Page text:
Preoperative IPSS15 (12–19)
Preoperative PVR, mL140 (80–200)
Preoperative PSA, ng/mL1.24 (0.5–1.45)
Volume of adenoma at TRUS, mL26 (16–36)
Preoperative sCr, mg/dL2.4 (1.8–2.7)
Preoperative proteinuria, g0.2 (0.1–0.4)
Preoperative Hb level, g/dL11.8 (9.9–13.2)

Thirteen patients (40.6%) underwent a biopsy of the transplanted kidney before TURP because of persistently impaired renal function and proteinuria. Immunological lesions were seen in five patients (three cases of chronic transplant glomerulopathy and two cases of acute cell-mediated rejection) and required treatment before TURP. Nephrotoxicity lesions were observed in five patients and aspecific lesions in the remaining ones. At the time of intervention all patients were receiving steroids with a median (IQR) prednisone dose of 5 (2.5–10) mg/day. Thirty out of 32 (93.8%) patients were on a calcineurin inhibitor-based regimen (tacrolimus in all patients except one, who was on cyclosporine A) and 7/32 (21.9%) were taking an mTOR-inhibitor (rapamycin). Furthermore, 9/32 (28.1%) patients were under treatment with antiplatelet agents which were withdrawn 1 week before TURP and replaced with low-molecular-weight heparin until 2 weeks after TURP. No patient was on anticoagulant therapy.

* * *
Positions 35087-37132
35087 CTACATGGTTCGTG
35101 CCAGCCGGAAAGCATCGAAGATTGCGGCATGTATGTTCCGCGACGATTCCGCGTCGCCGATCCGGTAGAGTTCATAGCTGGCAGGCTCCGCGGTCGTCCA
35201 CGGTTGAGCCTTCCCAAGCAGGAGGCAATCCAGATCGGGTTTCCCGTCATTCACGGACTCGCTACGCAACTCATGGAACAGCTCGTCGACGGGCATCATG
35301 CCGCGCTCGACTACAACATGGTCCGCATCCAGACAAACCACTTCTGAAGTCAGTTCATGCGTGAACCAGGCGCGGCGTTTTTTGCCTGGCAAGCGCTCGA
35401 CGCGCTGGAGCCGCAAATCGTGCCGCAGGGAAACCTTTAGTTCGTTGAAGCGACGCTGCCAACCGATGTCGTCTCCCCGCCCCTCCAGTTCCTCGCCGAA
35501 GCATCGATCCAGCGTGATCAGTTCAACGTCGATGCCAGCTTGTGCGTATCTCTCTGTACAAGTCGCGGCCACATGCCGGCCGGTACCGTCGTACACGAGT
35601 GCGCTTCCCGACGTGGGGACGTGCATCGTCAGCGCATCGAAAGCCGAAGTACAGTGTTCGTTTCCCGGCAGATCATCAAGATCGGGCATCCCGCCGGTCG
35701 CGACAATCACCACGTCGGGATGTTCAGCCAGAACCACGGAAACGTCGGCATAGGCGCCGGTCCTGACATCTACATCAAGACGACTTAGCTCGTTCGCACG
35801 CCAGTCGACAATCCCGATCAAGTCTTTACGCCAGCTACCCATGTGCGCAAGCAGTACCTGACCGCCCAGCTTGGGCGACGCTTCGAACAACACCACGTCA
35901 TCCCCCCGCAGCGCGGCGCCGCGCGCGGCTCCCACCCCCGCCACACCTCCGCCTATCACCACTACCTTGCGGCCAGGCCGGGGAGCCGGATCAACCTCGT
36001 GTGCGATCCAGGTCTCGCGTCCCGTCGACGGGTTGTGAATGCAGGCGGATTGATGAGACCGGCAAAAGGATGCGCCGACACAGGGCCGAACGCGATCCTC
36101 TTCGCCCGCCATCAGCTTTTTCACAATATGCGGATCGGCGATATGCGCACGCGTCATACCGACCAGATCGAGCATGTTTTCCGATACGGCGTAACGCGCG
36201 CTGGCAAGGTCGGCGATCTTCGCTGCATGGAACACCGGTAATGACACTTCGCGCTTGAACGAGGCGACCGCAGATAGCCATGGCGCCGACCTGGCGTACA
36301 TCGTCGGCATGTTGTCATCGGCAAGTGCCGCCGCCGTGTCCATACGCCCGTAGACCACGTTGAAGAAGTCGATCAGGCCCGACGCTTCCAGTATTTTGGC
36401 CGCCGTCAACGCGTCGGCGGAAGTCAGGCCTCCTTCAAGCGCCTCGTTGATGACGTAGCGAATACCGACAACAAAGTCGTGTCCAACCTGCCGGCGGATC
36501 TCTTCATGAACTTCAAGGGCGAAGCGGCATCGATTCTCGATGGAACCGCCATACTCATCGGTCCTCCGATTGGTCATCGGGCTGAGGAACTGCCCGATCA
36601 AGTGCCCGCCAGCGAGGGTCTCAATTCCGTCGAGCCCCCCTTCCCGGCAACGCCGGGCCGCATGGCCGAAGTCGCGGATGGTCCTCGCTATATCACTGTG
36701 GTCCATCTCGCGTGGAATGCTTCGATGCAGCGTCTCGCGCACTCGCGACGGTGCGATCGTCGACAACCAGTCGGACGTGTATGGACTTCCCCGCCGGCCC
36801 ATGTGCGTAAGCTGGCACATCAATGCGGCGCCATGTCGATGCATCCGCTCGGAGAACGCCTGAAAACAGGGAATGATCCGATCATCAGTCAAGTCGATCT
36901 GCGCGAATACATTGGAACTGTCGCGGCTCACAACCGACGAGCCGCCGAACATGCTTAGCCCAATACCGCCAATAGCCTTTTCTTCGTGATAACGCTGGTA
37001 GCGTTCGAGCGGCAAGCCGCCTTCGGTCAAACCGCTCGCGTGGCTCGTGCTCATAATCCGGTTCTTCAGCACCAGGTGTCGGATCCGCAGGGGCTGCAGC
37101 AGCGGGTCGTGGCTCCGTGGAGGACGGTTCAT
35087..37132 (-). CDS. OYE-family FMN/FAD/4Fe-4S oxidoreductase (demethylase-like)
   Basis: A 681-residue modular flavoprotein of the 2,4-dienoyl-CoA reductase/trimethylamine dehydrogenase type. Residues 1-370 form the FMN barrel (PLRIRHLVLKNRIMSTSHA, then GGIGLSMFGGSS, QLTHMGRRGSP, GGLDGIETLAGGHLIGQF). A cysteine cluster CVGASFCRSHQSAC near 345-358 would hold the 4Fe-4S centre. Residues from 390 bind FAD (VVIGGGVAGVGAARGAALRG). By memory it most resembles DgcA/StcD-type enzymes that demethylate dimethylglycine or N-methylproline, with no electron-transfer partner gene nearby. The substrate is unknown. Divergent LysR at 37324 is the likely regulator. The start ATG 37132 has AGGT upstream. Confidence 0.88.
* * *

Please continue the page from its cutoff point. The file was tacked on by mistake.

In 21 (65.6%) and 11 cases (34.4%), TURP was performed with a monopolar and bipolar resectoscope, respectively. The median (IQR) operating time was 41 (33–56) min and the median (IQR) volume of tissue resected was 28 (22–34) g. The median (IQR) catheterization time and hospital stay were 1 (1–2) and 3 (3–4) days, respectively. Pathology confirmed BPH in all cases and no incidental carcinoma was detected.

No intraoperative complications were observed. Postoperative complications were observed in seven patients (21.9% [Table 2]). Early complications occurred in two patients (6.3%). A patient with history of beta-thalassemia developed fever >38 °C on the first postoperative day. The antibiotic therapy was changed with resolution of hyperthermia. Another patient experienced persistent haematuria with a decrease in Hb levels (7 g/dL) and underwent blood transfusions. No transurethral resection syndrome occurred in the postoperative period. Delayed complications occurred in five patients (15.6%). Three patients developed acute urinary retention at catheter removal. In all patients, a 16-F Foley urethral catheter was placed and maintained for 48 h with no further episodes of retention. Two patients developed a bulbar urethral stricture 6 months after the procedure. In both cases the stricture was successfully treated with laser visual internal urethrotomy. No patient required repeat endoscopic procedures during follow-up. All early complications were Clavien grade II and all delayed complications were Clavien grade IIIa.